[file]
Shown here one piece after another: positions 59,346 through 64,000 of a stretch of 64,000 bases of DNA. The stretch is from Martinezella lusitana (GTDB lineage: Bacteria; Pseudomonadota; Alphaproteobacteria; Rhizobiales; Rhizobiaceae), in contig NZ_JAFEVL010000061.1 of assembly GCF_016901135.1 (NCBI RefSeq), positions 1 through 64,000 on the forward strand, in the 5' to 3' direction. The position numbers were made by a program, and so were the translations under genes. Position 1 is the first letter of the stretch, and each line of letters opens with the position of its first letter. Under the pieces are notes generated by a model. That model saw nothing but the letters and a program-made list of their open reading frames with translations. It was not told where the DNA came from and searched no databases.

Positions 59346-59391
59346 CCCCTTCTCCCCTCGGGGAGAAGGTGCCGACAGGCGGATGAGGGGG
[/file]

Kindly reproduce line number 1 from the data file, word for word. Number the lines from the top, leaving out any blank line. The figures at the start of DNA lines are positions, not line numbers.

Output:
Shown here one piece after another: positions 59,346 through 64,000 of a stretch of 64,000 bases of DNA. The stretch is from Martinezella lusitana (GTDB lineage: Bacteria; Pseudomonadota; Alphaproteobacteria; Rhizobiales; Rhizobiaceae), in contig NZ_JAFEVL010000061.1 of assembly GCF_016901135.1 (NCBI RefSeq), positions 1 through 64,000 on the forward strand, in the 5' to 3' direction. The position numbers were made by a program, and so were the translations under genes. Position 1 is the first letter of the stretch, and each line of letters opens with the position of its first letter. Under the pieces are notes generated by a model. That model saw nothing but the letters and a program-made list of their open reading frames with translations. It was not told where the DNA came from and searched no databases.